Liam: That’s right. Where would a computer called Raspberry Pi come from but from the UK? It is a coincidence—I actually live in Pasadena. Because this little device has all the smarts, I decided to develop an application that would work with many different display devices. So I’ve got two versions here: This one is called a LedBorg, and this one is called a PiGlow. And they all light up with two things: One of them is they light up to let you know how long it is going to be until the space station is in your skies. And then they also light up really crazy when it is flying over. And at that point, this thing also has a web server on it, that you can connect to, and then you can select from a custom message that you choose to send to the space station. It does that via a Tweet. So that goes to NASA Mission Control. And there’s a lot of other things here you can control as well. But that’s really what it’s all about.

Tim: What is your inspiration here?

Liam: Oh yeah, okay. So I am not a rocket scientist. I am someone who is into programming. But I never used this computer and the programming language until November of last year. My inspiration was to get these on to a Christmas tree of my grandkids in London, and we were traveling over there. So I decided to build it. Word got out there, in fact on Reddit, somehow someone posted that I built this. And then I found out that, well a lot of other people were interested in getting it too. So then I launched a Kickstarter campaign, that closed in February. And as of today, I’ve shipped 260 of these all around the world.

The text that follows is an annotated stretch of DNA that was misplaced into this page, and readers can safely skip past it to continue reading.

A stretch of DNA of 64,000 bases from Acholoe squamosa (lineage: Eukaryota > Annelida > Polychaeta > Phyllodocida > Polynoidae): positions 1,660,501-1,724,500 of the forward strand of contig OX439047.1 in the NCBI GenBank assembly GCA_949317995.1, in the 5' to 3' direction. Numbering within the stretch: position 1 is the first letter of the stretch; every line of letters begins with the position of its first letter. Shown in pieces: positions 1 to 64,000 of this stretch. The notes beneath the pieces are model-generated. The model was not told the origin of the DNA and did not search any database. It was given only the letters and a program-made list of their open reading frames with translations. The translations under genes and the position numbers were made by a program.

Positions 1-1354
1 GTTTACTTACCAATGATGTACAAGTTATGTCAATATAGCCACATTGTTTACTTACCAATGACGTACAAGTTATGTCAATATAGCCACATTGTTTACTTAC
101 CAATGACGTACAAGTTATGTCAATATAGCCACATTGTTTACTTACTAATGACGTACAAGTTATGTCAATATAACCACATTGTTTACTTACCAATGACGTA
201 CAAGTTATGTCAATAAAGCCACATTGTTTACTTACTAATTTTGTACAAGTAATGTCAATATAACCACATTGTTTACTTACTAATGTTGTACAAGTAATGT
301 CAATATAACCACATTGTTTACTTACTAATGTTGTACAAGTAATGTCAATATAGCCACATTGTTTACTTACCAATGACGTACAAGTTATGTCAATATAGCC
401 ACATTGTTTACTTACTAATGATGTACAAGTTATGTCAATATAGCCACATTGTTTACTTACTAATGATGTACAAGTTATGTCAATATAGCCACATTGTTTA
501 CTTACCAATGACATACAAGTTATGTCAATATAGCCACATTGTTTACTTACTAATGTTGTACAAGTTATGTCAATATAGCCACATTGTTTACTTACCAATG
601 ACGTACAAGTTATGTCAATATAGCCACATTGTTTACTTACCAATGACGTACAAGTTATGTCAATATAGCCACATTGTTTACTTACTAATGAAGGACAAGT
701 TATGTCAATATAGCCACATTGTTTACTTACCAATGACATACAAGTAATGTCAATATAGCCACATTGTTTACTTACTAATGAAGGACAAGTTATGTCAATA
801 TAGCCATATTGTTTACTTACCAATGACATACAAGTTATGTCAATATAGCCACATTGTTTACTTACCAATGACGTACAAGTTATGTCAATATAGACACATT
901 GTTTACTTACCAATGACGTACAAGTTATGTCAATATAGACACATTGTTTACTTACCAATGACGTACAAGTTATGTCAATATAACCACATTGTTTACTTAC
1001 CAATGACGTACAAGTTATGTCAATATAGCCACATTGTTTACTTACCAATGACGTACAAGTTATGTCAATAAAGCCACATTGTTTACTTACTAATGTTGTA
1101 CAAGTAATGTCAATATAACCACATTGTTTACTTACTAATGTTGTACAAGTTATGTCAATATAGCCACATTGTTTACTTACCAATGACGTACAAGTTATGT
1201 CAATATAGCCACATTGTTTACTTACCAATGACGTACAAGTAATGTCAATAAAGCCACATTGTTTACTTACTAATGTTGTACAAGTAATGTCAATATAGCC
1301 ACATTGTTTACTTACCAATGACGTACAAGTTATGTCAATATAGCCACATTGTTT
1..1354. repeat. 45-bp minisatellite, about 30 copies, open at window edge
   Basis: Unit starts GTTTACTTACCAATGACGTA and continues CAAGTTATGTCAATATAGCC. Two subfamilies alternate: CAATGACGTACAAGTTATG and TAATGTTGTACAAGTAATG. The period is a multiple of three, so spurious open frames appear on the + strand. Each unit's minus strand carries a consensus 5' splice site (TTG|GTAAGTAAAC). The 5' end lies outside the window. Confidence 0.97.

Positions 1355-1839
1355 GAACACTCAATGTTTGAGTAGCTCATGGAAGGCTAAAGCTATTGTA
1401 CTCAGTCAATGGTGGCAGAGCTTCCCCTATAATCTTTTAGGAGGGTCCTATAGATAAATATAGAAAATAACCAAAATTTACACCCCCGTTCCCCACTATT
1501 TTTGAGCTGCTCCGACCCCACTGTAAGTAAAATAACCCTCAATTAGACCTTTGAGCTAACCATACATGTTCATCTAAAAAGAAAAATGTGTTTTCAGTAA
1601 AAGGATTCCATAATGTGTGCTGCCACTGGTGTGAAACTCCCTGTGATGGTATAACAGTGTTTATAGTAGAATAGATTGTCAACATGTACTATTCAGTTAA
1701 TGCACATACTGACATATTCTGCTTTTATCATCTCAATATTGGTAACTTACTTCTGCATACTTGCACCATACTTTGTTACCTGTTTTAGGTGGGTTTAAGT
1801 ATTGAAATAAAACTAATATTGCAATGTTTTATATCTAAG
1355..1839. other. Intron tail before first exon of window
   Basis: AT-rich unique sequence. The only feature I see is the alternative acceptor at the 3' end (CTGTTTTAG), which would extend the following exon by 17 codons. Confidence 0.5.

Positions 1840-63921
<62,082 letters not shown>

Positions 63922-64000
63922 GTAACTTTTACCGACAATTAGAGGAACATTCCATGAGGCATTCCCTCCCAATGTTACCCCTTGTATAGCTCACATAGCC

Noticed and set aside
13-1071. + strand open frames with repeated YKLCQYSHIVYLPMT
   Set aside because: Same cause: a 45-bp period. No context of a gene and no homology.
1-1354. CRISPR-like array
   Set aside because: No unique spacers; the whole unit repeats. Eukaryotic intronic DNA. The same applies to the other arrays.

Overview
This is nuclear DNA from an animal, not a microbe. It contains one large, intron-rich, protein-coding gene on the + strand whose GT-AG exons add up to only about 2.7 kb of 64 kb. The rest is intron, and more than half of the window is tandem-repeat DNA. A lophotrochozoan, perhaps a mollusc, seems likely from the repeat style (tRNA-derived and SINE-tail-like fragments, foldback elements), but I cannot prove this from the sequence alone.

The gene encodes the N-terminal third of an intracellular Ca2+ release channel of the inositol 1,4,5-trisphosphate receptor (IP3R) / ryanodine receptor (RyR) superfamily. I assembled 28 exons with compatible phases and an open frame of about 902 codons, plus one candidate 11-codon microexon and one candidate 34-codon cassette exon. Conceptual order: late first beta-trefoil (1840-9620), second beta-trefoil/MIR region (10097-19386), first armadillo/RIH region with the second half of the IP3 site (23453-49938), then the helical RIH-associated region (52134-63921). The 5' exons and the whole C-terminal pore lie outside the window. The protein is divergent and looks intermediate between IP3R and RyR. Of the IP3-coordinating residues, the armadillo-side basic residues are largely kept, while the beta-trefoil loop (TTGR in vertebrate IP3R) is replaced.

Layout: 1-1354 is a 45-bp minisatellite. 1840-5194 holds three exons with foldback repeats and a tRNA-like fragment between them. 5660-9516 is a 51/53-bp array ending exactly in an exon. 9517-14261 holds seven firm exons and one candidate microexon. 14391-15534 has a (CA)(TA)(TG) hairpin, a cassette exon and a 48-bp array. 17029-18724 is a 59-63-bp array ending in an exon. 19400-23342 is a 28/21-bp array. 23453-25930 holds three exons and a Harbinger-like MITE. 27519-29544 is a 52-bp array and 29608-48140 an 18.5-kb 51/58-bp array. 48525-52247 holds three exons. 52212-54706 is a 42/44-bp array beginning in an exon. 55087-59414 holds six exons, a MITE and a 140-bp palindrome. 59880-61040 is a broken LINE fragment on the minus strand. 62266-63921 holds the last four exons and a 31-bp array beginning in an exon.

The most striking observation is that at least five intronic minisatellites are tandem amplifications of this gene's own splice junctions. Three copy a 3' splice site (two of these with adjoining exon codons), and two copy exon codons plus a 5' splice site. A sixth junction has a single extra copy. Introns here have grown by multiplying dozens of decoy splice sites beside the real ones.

Tim: Now there are also your phone apps that do the same when the ISS goes over—what is the advantage here?

Liam: Yeah, exactly. There are phone apps—in fact, I have every one of them. And also for my iPad. They’re great—I really love them. But mostly what they’re focused on is letting you know when the space station is going to be visible. Because that’s the other amazing thing—you can see it with the naked eye with no telescope, oftentimes at night or before sunrise. But even having those, they really just don’t give you the special presence of really knowing where it is. But it is in your skies, five or six times a day. So what I get is feedback from people just saying how amazing that is to know. So that’s really why I did it. It was to lift it beyond just an app, and also have you active in the game. So we now have 250 users many of them who send a customized message from them to the space station—and it is very inspiring.

Tim: If somebody wants to join that group, what can they do?